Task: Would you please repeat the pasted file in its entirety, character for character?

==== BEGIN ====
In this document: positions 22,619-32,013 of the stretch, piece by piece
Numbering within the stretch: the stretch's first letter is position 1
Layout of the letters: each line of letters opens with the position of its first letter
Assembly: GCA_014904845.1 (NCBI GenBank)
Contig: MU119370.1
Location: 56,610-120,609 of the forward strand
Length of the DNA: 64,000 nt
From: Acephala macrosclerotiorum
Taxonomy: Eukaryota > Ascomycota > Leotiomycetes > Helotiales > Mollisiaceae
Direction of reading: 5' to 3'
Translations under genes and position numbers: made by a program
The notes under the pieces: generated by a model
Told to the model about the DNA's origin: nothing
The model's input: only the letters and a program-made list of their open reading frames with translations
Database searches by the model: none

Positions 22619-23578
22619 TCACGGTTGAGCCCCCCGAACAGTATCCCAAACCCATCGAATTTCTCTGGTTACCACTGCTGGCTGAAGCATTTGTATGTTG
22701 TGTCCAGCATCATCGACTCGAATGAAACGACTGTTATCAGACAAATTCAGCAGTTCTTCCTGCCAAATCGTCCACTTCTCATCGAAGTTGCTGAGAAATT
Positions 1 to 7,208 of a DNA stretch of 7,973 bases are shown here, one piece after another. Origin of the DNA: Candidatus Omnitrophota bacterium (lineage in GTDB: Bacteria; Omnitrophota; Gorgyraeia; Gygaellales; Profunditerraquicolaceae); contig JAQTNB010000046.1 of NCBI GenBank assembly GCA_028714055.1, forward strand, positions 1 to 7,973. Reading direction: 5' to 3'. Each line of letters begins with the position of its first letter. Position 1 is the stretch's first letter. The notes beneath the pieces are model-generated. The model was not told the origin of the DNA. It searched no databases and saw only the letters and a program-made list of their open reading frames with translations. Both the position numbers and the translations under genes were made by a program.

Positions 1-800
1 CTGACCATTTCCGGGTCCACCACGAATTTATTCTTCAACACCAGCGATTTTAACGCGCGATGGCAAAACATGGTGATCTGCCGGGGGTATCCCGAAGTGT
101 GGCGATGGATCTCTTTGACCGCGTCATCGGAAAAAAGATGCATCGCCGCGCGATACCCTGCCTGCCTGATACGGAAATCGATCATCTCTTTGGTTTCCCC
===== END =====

In this document: positions 22,619-32,013 of the stretch, piece by piece
Numbering within the stretch: the stretch's first letter is position 1
Layout of the letters: each line of letters opens with the position of its first letter
Assembly: GCA_014904845.1 (NCBI GenBank)
Contig: MU119370.1
Location: 56,610-120,609 of the forward strand
Length of the DNA: 64,000 nt
From: Acephala macrosclerotiorum
Taxonomy: Eukaryota > Ascomycota > Leotiomycetes > Helotiales > Mollisiaceae
Direction of reading: 5' to 3'
Translations under genes and position numbers: made by a program
The notes under the pieces: generated by a model
Told to the model about the DNA's origin: nothing
The model's input: only the letters and a program-made list of their open reading frames with translations
Database searches by the model: none

Positions 22619-23578
22619 TCACGGTTGAGCCCCCCGAACAGTATCCCAAACCCATCGAATTTCTCTGGTTACCACTGCTGGCTGAAGCATTTGTATGTTG
22701 TGTCCAGCATCATCGACTCGAATGAAACGACTGTTATCAGACAAATTCAGCAGTTCTTCCTGCCAAATCGTCCACTTCTCATCGAAGTTGCTGAGAAATT
Positions 1 to 7,208 of a DNA stretch of 7,973 bases are shown here, one piece after another. Origin of the DNA: Candidatus Omnitrophota bacterium (lineage in GTDB: Bacteria; Omnitrophota; Gorgyraeia; Gygaellales; Profunditerraquicolaceae); contig JAQTNB010000046.1 of NCBI GenBank assembly GCA_028714055.1, forward strand, positions 1 to 7,973. Reading direction: 5' to 3'. Each line of letters begins with the position of its first letter. Position 1 is the stretch's first letter. The notes beneath the pieces are model-generated. The model was not told the origin of the DNA. It searched no databases and saw only the letters and a program-made list of their open reading frames with translations. Both the position numbers and the translations under genes were made by a program.

Positions 1-800
1 CTGACCATTTCCGGGTCCACCACGAATTTATTCTTCAACACCAGCGATTTTAACGCGCGATGGCAAAACATGGTGATCTGCCGGGGGTATCCCGAAGTGT
101 GGCGATGGATCTCTTTGACCGCGTCATCGGAAAAAAGATGCATCGCCGCGCGATACCCTGCCTGCCTGATACGGAAATCGATCATCTCTTTGGTTTCCCC